For those that don’t remember, Abdul-Rauf was a good NBA guard and a member of a Denver Nuggets in the mid-1990s. He had converted to being a Muslim during his playing career. As his faith and beliefs grew, he came to view the flag as a symbol of oppression. In the middle of the 1995-96 season, he told the NBA he would no longer stand for the anthem. Everything was kept quiet for a while, but when the PR storm hit it led to a few strange days — the league suspended him at one point — before was a compromise where he would stand for the anthem but pray into his hands during it.

Bernie Bickerstaff was the coach of the Nuggets at the time and went on SiriusXM NBA Radio Monday to talk about those days. His first reaction was that of virtually every coach who has heard or talked about Kaepernick.

“Distractions,” Bickerstaff said. “It caused a lot of distractions, and you know at that point the number of media members was not quite as resounding as it is today. But still, it was a distraction.”

Bickerstaff said he was blindsided byAbdul-Rauf’s decision, and he said they scrambled to deal with the fallout. He said he and the brain trust of the team eventually had a meeting with the guard and told him if he wanted to be on the team he had to stand for the anthem.

“We had him come in, to sit down and have a conversation, and the conversation was about, the one thing that we have in this life is freedom of choice, and with that choice comes consequences. And my conversation with him was simply that one of the guys I probably admired most at that time was Muhammad Ali, because not only did he make a decision not to step forward but it was the part of it, the things that he gave up, and our message basically to (Abdul-Rauf) was ‘Hey, that’s the guy I admire. If you really feel that way then you go home, and you give us a call and let us know you’re willing to walk away from that contract, and then I can really, really, respect that…

“When he got home, we got a call and he said ‘I think I want to be on the trip.’ And that’s our understanding, if you’re on the trip, then you’re standing.”

The NBA came in with a more fair compromise.

If this were to happen again with the NBA, it would be interesting to see how Adam Silver would handle this compared to the heavy-handed David Stern.

Bucks re-sign Steve Novak to provide depth, shooting

MILWAUKEE, WI - FEBRUARY 22: Steve Novak #6 of the milwaukee Bucks makes his debut during the fourth quarter against the Los Angeles Lakers at BMO Harris Bradley Center on February 22, 2016 in Milwaukee, Wisconsin. NOTE TO USER: User expressly acknowledges and agrees that, by downloading and or using this photograph, User is consenting to the terms and conditions of the Getty Images License Agreement. (Photo by Mike McGinnis/Getty Images)  *** Local Caption *** Steve Novak
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Last season, the Oklahoma City Thunder waived Steve Novak and as soon as he was a free agent the Milwaukee Bucks jumped in — they wanted his veteran presence and his ability to space the floor as a big with his shooting. That lasted all of three games before he injured his MCL and was done for the season.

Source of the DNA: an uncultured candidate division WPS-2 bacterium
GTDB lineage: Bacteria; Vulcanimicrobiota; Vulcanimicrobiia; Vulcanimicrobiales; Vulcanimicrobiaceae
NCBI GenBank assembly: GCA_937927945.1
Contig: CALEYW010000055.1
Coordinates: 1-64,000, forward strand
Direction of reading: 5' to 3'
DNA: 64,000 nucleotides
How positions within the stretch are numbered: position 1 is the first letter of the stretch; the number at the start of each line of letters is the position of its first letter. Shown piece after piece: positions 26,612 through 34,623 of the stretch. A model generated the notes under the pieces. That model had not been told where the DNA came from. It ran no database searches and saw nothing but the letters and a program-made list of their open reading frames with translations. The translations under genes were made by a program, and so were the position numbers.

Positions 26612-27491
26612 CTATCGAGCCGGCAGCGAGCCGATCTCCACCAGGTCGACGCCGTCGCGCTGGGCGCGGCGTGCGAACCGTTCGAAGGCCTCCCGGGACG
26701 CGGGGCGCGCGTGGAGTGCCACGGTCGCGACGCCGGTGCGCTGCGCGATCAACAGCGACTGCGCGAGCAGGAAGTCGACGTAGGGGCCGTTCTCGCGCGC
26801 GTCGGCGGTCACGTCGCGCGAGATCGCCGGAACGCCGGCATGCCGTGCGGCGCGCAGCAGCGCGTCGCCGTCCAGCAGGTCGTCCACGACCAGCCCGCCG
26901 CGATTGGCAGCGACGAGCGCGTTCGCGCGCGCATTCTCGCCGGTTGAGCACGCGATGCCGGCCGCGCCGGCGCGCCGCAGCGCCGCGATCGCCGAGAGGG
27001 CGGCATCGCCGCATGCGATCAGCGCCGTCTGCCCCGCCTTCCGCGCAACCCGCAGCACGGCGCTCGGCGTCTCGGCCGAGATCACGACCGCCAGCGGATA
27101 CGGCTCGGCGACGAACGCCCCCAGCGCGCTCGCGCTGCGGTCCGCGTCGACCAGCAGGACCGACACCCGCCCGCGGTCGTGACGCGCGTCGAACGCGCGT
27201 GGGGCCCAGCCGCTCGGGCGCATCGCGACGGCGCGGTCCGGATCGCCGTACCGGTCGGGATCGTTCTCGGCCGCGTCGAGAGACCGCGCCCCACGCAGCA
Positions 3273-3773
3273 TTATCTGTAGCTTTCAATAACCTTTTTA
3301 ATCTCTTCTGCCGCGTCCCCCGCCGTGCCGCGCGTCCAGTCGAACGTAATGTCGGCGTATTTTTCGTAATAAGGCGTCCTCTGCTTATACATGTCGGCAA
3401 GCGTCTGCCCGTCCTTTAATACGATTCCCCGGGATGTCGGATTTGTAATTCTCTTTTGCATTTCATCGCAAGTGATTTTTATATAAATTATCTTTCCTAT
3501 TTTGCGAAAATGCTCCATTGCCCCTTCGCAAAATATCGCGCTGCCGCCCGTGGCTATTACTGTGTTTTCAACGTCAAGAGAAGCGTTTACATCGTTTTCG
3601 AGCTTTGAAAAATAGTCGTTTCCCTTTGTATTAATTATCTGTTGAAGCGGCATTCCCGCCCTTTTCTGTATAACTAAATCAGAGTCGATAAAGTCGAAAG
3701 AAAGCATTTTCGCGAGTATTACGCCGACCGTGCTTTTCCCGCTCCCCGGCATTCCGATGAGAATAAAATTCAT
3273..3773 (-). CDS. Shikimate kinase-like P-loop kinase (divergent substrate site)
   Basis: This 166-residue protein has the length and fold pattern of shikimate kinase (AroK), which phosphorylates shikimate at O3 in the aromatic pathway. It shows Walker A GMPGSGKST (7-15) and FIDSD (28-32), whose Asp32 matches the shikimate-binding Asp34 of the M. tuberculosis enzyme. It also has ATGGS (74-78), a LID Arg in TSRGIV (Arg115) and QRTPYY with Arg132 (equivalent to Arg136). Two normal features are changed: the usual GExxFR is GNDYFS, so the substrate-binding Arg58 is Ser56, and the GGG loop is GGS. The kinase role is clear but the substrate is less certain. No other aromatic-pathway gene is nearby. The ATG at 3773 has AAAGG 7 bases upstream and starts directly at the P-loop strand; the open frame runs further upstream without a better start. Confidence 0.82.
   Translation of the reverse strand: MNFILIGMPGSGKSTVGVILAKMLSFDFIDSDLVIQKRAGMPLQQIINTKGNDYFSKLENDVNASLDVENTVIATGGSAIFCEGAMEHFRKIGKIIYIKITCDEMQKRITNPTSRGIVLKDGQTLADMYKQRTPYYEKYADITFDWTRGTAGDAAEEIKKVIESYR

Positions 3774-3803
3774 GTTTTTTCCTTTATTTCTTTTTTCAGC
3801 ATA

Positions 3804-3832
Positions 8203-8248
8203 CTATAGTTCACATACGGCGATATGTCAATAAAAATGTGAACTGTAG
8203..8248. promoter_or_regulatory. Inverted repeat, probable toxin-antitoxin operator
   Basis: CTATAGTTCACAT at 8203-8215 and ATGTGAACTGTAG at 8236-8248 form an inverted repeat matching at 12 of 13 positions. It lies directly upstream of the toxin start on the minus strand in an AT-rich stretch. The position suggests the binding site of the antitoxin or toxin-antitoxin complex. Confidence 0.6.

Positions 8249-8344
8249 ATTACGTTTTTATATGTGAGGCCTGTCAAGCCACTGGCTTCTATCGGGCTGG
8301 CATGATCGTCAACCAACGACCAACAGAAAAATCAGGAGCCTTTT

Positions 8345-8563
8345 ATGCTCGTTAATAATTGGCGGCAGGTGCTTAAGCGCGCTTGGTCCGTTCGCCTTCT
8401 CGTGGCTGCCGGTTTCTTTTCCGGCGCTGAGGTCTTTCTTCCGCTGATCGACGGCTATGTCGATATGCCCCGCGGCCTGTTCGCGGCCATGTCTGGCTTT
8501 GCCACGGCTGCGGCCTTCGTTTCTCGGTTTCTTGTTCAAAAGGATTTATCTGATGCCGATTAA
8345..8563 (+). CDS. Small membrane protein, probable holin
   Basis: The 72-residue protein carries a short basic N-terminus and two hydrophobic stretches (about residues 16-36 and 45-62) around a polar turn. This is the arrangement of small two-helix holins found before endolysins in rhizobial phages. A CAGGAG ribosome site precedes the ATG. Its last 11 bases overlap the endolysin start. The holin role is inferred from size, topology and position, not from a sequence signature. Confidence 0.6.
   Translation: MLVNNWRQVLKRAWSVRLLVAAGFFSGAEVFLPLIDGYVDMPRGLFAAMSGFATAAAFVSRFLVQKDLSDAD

Milwaukee is going to give it another shot — they have re-signed Novak for this season, the team announced. Novak was born in Wisconsin and played his college ball at Marquette.

Details of the contract were not announced, but you can be sure it’s for the veteran minimum. This would give the Bucks 15 fully guaranteed contracts heading into training camp, the max they can carry once the season starts.

Novak may get limited run as a backup three or four (behind Mirza Teletovic). At this point, the 33-year-old is a dangerous catch-and-shoot three point threat (7-of-15 from deep last season), but brings little else to the table. He’s a defensive liability, which will limit how much he gets on the court for Kidd. But he fills a need.

Kids, if you’re tall and can shoot the rock, you can get paid for a long time in the NBA.

Warriors confident Kevin Durant will fit in, improve team’s switching defense

LOS ANGELES, CA - DECEMBER 21:  Wesley Johnson #33 of the Los Angeles Clippers has his shot blocked by Kevin Durant #35 of the Oklahoma City Thunder as Enes Kanter #11 looks on during a 100-99 Thunder win at Staples Center on December 21, 2015 in Los Angeles, California.  NOTE TO USER: User expressly acknowledges and agrees that, by downloading and or using this Photograph, user is consenting to the terms and condition of the Getty Images License Agreement.  (Photo by Harry How/Getty Images)
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Part of the reason Oklahoma City was able to push Golden State so far in the Western Conference Finals was Kevin Durant on defense. He could switch out on the perimeter and use his length to bother Stephen Curry or Klay Thompson, and take away their driving lanes. Multiple times in that series he was the guy rotating into the paint to protect the rim and he gave Draymond Green trouble in the paint. Durant is listed as 6’9″ but look at him from this summer standing next to DeMarcus Cousins or DeAndre Jordan, and you can see he’s more like 7-foot — the most mobile seven-footer in the league.

Which is why the Warriors — who already had a top-five defense the past two seasons — think they have another guy that fits right in with their switching-heavy style and can make them better on that end.

Here is what Warriors’ assistant coach and defensive guru Ron Adams told Monte Poole of CSNBayArea.com.

“His versatility is outstanding,” Ron Adams says of Durant. “He’s a terrific defender, who played with great defensive consistency in our playoff series. We will expect a lot out of him in that regard….

“He can, if necessary, guard all five positions – and do it effectively,” Adams says of Durant, who spent most of the conference finals smothering Warriors forward Draymond Green.

“He’s a really good rim protector, in a non-traditional way,” Kerr says. “When he played the ‘four’ against us in the playoffs, he was brilliant. He blocked some shots and he scored a bunch of times. So he’ll play a lot of ‘four’ for us, for sure.”

You don’t need me to tell you the Warriors are going to be good this season. Hate them and KD if you want, but know they will be a force.

Just remember they are not a team looking just to get in a shootout — the Warriors get stops, too. And that’s not changing.